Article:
as for the Cycle Stop Valve. this is not needed for a residential setting. there used more for large water demands. by all means you can use one. but your system should be set up with a one way check valve somewhere in the system. the check valve is so the pump doesn't have to pump the depth of the well. your pump could be 50 to 500 feet in the ground.
windago
 
Stove/Furnace Make: Harman/EFM/losch
Stove/Furnace Model: mark III/?350 round nose/ 475


Re: Well Expansion Tank Suggestions

PostBy: McGiever On: Mon Feb 20, 2012 10:11 pm

I agree w/ what has been said by both above. :)

Hint: If your pump has a controller box, read that tag to discover motor H.P.
Maybe someone wrote the depth of well or pump placement there too. :)

Not all pumps are of the 3-wire variety requiring a controller though.
2-wire pumps do NOT require a controller.

Check out the Coyote or Pump Saver Well Controller to prevent running well dry and burning up the pump and/or motor.
Last edited by McGiever on Mon Feb 20, 2012 10:20 pm, edited 1 time in total.
McGiever
 
Stoker Coal Boiler: AXEMAN-ANDERSON 130 "1959"
Hot Air Coal Stoker Stove: HARMAN MAGNUM
Hand Fed Coal Stove: RADIANT HOME AIR BLAST
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Coal Size/Type: PEA / ANTHRACITE, NUT-STOVE / ANTHRACITE
Other Heating: Ground Source Heat Pump
Stove/Furnace Make: Hydro Heat /Mega Tek

Re: Well Expansion Tank Suggestions

PostBy: Yanche On: Mon Feb 20, 2012 10:19 pm

I like the State Industries Pump Mate Air-Pak Tanks.

See: http://www.statewaterheaters.com/prod/p ... -pmap.html

They are unique with the pressure switch on the air side of the tank bladder. This keeps the controls out of the harmful water environment. You should select the largest tank size you can fit or afford. Large tanks cycle the pump less, leading to longer pump life. Of course you can't size it larger than your well can supply water. You can test the well to determine it's capacity. In my state records are kept on the well capacity when it was drilled. There is a metal tag affixed to the well casing with a number. Records can be accessed with that number and your address.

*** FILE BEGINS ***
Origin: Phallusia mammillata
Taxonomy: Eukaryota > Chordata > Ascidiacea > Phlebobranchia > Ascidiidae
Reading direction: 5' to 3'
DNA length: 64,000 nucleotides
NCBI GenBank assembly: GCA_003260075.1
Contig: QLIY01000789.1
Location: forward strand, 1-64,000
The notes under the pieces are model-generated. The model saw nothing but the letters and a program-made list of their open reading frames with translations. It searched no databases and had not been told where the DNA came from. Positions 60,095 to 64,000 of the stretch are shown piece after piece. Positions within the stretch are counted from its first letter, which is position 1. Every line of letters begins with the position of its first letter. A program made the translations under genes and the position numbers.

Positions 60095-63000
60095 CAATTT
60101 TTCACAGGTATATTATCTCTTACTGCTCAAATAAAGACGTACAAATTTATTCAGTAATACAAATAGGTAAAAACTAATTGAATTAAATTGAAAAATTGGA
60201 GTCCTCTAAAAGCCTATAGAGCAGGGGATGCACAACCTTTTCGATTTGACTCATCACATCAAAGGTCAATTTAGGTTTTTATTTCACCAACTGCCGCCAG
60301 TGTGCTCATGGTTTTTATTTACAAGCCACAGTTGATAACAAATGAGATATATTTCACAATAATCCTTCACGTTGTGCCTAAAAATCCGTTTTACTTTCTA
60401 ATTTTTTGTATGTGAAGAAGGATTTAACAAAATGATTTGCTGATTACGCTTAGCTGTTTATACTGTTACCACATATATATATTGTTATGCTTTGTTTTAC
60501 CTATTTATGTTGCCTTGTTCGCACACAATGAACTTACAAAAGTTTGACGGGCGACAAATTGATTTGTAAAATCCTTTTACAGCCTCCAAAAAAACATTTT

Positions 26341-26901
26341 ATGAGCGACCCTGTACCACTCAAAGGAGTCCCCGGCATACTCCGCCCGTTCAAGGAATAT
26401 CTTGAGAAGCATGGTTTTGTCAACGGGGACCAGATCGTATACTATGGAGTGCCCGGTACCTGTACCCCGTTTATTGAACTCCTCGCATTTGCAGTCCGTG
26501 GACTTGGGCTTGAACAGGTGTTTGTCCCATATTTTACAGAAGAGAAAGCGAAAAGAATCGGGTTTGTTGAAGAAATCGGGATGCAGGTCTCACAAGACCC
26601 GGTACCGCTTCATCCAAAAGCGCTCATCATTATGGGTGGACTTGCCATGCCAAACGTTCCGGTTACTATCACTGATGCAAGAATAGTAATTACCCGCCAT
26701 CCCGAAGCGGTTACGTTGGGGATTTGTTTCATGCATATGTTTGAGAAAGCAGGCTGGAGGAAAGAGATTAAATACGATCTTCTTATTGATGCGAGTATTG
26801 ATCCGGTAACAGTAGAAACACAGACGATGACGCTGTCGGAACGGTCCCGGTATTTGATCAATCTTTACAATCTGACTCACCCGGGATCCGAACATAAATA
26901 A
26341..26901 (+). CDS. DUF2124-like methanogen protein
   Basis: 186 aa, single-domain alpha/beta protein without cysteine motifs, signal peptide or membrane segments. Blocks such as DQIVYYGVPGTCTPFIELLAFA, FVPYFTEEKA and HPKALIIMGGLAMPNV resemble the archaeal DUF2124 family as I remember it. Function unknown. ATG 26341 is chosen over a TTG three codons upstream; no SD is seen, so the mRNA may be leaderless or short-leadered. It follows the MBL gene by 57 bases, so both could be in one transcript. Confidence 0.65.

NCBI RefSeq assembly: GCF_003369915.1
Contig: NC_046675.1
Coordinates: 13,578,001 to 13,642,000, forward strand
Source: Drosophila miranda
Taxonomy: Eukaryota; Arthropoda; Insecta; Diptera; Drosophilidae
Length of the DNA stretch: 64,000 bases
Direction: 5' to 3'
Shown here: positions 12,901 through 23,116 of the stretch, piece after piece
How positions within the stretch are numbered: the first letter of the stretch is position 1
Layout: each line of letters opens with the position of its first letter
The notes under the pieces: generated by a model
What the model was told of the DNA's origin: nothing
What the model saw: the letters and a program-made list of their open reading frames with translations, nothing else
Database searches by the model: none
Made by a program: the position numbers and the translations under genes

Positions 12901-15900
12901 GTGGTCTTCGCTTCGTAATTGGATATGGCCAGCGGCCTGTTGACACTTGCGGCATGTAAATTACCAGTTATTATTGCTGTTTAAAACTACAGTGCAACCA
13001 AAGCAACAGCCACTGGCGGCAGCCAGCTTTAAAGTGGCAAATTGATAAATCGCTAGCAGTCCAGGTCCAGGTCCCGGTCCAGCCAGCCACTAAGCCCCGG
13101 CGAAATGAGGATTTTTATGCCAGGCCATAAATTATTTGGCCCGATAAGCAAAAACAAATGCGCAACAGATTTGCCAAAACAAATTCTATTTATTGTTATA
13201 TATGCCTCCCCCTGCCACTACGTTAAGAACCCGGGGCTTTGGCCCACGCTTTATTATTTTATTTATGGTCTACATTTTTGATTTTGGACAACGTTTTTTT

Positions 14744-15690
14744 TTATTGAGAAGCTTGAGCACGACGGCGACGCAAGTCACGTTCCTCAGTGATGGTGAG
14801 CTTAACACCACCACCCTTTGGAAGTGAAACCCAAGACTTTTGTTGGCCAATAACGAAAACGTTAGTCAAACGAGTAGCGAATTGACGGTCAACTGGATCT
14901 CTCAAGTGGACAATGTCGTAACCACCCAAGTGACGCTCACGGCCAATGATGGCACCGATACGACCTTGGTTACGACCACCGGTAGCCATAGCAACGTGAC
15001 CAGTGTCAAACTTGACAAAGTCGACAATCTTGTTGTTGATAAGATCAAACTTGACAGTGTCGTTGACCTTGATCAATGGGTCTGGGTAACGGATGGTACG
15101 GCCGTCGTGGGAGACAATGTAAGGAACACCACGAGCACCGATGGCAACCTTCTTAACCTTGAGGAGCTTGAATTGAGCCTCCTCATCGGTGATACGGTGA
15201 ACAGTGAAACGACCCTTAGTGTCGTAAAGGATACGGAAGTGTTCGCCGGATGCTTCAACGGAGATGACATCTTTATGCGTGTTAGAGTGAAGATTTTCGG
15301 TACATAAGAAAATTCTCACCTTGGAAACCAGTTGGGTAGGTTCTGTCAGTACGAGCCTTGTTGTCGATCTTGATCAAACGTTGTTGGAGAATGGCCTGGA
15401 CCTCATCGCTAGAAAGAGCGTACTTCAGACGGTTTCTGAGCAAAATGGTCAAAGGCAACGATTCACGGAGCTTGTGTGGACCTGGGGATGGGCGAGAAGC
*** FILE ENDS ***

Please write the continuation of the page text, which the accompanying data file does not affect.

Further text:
Yanche
 
Stoker Coal Boiler: Alternate Heating Systems S-130
Coal Size/Type: Anthracite Pea

Re: Well Expansion Tank Suggestions

PostBy: CoalUserWannabe On: Tue Feb 21, 2012 8:41 am

here is a tank , but I am not sure if it's worth the long drive for the savings:

http://poconos.craigslist.org/mat/2801388586.html
This link is broken, either the page no longer exists or there is some other issue like a typo.


To increase the pressure, you simply change the 20/40 swithch, to 30/50, or better yet 40/60, the 40/60 are finally available, and they work great, I installed few of them, and we all love them, keep in mind, in most cities, pressure is around 80 PSI.

Most submersible pumps are 1/2 HP an they are good down to 100 Feet or so, if you are running out, it simply means your well is not refilling fast enough, getting a bigger tank may help emptying the well, so to refresh the pores in the subsurface for the water to seep through them. Pumps usually have charts as to the depth, pressure and GPM delivery.

Here is an article showing a chart :
http://www.wellpumpsandfilters.com/Sizi ... ep_41.html
CoalUserWannabe
 
Stove/Furnace Make: Alaska